Monday, April 26, 2010

What I’m reading

The Fundy Post on a certain recent volcanic erupto-event:
For those of us living in Better Britain, the volcano crisis may be a blessing. If the erupting continues, these ghastly people – toffs and chavs alike – may be unable to get here for the Rugby World Cup. So, ladies and gentlemen, charge your glasses and be upstanding; for the toast is to – Valhalla.
Chad Taylor on the future of the book in the digital age:
In less than two years, I'll probably be creating and selling my own ebooks via this blog and my author site, or via some similar online mechanism. The notion is empowering but more than a little melancholy. Writing is already a lonely business: when the publishing model changes, it will become even lonelier.
If I get a free hour or three I’d like to comment on that: you are welcome to start the debate here or at Chad’s place.

Karl du Fresne on a Wairarapa house party:
Several in the audience drew comparisons with Gillian Welch and David Rawlings, and the analogy was apt. Not only was the lineup similar but the repertoire too; in fact some of the warmest applause was for Chambers’ rendition of the Gillian Welch song Elvis Presley Blues. Like Welch and Rawlings these two had the ability, with just two instruments, to keep their audience engaged – entranced is not too strong a word – for the better part of two hours; long enough to just about exhaust their repertoire.
I would so be there for that. And I have been to that house, which is quietly spectacular, as is the New Zealand way.

Today is My Birthday starts out on on reality TV but:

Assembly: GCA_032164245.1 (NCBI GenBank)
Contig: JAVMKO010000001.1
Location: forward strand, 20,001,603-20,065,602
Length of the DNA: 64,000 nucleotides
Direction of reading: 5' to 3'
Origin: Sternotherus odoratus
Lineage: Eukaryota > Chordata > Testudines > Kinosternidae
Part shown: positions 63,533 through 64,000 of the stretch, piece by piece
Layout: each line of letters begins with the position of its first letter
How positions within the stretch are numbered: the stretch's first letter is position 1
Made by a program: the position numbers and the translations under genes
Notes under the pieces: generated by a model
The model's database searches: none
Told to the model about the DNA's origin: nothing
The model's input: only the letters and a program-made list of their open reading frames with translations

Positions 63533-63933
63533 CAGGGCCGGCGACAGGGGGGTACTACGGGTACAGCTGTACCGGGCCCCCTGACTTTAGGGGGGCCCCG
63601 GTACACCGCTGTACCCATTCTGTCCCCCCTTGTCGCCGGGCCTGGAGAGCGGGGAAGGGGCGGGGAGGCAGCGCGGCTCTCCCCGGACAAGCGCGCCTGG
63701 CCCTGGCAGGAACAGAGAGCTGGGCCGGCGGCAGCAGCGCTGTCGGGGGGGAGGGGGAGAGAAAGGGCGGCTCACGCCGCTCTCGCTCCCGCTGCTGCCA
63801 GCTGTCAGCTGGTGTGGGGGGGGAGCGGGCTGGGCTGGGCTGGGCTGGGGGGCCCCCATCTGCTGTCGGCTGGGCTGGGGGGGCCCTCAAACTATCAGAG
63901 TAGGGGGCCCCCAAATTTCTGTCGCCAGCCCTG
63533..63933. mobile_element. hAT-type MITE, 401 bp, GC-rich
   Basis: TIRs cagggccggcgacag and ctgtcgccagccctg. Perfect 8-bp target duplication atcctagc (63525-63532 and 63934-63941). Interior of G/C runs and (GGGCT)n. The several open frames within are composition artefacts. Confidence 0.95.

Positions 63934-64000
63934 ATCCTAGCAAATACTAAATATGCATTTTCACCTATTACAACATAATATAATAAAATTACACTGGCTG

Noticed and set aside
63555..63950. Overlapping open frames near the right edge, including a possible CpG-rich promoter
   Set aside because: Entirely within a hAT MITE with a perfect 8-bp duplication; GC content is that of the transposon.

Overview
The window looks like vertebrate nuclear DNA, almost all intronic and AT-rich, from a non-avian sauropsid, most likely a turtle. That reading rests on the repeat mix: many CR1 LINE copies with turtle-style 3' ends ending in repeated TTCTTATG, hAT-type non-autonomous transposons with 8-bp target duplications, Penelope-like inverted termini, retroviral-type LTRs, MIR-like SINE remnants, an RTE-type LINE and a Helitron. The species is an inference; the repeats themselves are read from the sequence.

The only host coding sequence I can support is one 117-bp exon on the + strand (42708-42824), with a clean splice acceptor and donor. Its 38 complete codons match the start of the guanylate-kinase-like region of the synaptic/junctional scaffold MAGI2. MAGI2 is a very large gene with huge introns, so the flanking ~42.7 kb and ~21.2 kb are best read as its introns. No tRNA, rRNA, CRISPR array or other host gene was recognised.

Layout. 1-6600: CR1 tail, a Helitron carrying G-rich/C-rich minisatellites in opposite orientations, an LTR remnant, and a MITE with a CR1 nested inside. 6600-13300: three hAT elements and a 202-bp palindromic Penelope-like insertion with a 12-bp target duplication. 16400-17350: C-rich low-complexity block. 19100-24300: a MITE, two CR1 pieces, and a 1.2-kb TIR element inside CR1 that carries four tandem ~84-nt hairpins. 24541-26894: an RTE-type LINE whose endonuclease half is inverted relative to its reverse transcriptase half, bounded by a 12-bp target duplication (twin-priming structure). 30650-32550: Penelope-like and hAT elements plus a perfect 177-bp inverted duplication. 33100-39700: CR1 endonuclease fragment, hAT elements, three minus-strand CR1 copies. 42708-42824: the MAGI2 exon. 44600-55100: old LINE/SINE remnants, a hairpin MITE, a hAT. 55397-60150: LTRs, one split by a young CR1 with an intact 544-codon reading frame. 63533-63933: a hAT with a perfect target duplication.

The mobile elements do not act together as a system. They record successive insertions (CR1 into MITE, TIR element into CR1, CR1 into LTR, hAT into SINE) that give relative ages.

I’ve gotten sidetracked by bad tattoos. Like this one. . . And this chick who I guess just really hates doggy-style.
You so want to see this.

Dim-Post on vegetables:
The merits and drawbacks of removing GST on ‘health foods’ are interesting enough, but even more is the mystery of the spring onions that cost $3.00 at my local supermarket and $0.50 at the farmers market two minutes walk from the supermarket.
The mystery is, why not grow them? FFS, if I can do it. . . But yes, farmers’ markets are ace. From the Cambridge one we get fruit and vegetables we don’t have in the garden plus fish, meat, cheese and loads of complicated things we could make at home – e.g. lime and ginger cordial – but can’t be arsed to.

In overseas news, London-based Mick Hartley on the reaction to the Foreign Office’s internal memo making light of His Popiness:
After all the paedophile scandals, finally the various assorted clergy can return to doing what they do best: aggrieved pomposity.
He is also the place to go to for updates from North Korea and Sudan or general news about Islam as a religion of peace and kindness to women.


Phil said...

Are you now, or have you ever been - a columnist??

Cactus Kate said...

I think SS that there are a few orchards around Cambridge that would undercut the supermarkets. Our local was about a kilometre away.

Of course you have to organise yourself to get off your arse to go there, which you would be capable of doing - others not so.

Stephen Stratford said...

Phil, I refuse to confirm or deny.

CK, there are indeed orchards here that provide a superior service, especially in blueberry season - we get the export version.

I had never thought of the Waikato as a fruit-growing region but we get fantastic apples, pears, feijoas etc etc, often picked that morning, the evening before at the earliest. However,it is not the Bay of Plenty - but then, where is?